Texas Geologic History

Selected Events in Texas Geologic History

Age millions of years. Uncertainties not shown Period Selected Texas events Other relevant events Non-vertebrate activity
1.8 Quaternary Beginning of Padre Island, the result of sea level rises due to melting glaciers. Marine invertebrates in the Gulf area.
65.5 Tertiary Volcanoes form the peaks in Big Bend.  Last movement of the Balcones fault zone during the Miocene. Damon mound corals develop on a salt dome. Reef building corals, many echinoids, snails, & clams.
145.5 Cretaceous Marine conditions leave behind the limestones we see in Central Texas today. Pilot Knob undersea volcano. Ammonites, oysters, & rudists are abundant. Ammonites & rudists die out during the extinction at the Cretaceous-Tertiary boundary.
199.6 Jurassic Opening of the Gulf of Mexico, salt pans develop.  These rocks are exposed at the surface only in a few places in West Texas. Earliest flowering plants.  




251.0 Triassic Pangaea, the supercontinent of the time, begins to split apart. New ferns & cycads appear. Corals begin to expand in the west Texas marine areas.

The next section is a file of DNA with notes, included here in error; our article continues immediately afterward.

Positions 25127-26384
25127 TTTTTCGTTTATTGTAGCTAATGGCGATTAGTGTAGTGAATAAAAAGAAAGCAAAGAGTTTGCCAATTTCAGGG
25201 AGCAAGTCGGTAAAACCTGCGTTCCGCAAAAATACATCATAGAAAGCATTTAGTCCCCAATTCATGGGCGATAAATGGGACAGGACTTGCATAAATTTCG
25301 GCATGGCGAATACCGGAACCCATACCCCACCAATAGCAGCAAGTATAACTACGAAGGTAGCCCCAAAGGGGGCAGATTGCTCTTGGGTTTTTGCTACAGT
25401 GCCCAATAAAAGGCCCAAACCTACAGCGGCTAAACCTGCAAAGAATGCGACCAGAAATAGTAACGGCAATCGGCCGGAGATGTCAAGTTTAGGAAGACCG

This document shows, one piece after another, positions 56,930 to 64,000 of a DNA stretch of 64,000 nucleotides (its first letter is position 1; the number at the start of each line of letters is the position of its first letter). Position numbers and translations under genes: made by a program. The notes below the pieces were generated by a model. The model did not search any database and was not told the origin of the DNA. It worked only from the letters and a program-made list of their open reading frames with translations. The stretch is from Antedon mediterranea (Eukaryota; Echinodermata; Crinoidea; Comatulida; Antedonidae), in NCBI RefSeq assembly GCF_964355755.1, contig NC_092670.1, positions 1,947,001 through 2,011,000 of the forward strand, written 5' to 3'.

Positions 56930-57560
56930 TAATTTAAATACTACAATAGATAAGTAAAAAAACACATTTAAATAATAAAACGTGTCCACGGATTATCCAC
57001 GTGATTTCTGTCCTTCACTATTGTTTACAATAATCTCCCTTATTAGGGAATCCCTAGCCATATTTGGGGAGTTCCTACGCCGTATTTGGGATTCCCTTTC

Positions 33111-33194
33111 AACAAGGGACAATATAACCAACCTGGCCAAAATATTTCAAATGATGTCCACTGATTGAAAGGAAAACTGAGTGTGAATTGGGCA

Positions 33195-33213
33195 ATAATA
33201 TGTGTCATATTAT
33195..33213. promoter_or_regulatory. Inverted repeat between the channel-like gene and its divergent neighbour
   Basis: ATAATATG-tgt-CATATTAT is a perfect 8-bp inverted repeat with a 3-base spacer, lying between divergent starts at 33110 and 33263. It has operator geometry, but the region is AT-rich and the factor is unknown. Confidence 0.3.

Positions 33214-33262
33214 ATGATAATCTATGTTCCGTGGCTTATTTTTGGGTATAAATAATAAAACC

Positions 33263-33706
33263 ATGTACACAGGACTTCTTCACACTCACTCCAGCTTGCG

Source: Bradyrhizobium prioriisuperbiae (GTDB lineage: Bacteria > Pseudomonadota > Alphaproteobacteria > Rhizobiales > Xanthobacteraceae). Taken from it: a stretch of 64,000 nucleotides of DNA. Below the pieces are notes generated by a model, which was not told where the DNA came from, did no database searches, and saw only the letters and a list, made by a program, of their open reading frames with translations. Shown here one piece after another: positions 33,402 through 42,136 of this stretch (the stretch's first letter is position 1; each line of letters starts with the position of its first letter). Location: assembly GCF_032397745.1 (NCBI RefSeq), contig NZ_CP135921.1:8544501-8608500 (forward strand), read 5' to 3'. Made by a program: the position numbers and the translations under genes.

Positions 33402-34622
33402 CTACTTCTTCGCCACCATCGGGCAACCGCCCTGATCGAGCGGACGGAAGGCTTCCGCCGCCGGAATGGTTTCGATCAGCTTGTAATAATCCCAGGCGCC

299.0 Permian Formation of big sponge & bryozoan reefs (the present- day Guadalupe Mountains). Ferns of all types decline. Early conifers appear. Brachiopods, corals, bryozoa, & crinoids decline during the Permo-Triassic extinction.
318.1 Pennsylvanian Shallow marine environment with deltas in north Texas. Large fern forests leave thin coal beds. Snails, clams, crinoids, bryozoa, & trilobites in the marine areas.
359.2 Mississippian Shallow seas, chaetetid mounds in the Llano region. Ferns abundant. Brachiopods, bryozoa, trilobites, & corals in the marine areas.
416.0 Devonian Most marine rocks of this period are not exposed at  the surface today. Ferns of all types develop in non-marine areas.
443.7 Silurian West Texas shallow seas.  Very few of these rocks are  exposed at the surface today. First land plants. Rare occurrences of brachiopods & corals, although corals evolve rapidly during this time.
488.3 Ordovician Limestone formed in shallow seas.  This is an important source of hydrocarbons in West Texas. Algae/stromatolites occur around the Llano uplift. Corals & brachiopods in the Franklin Mountains near El Paso.
542.0 Cambrian Shallow marine conditions spread over Texas. Outcrops of these rocks can be seen around the Llano uplift. Proliferation of life forms with hard ‘skeletons’. Trilobites roamed the seafloor, along with brachiopods, sponges, snails, & bryozoa.
2500 Proterozoic Oldest exposed rocks in Texas, around 1.9 billion years ago. Some rare algae near the Cambrian boundary.
4600 Archean Simple life forms found as early as 3.5 billion years ago. However, no such fossils have been found in Texas.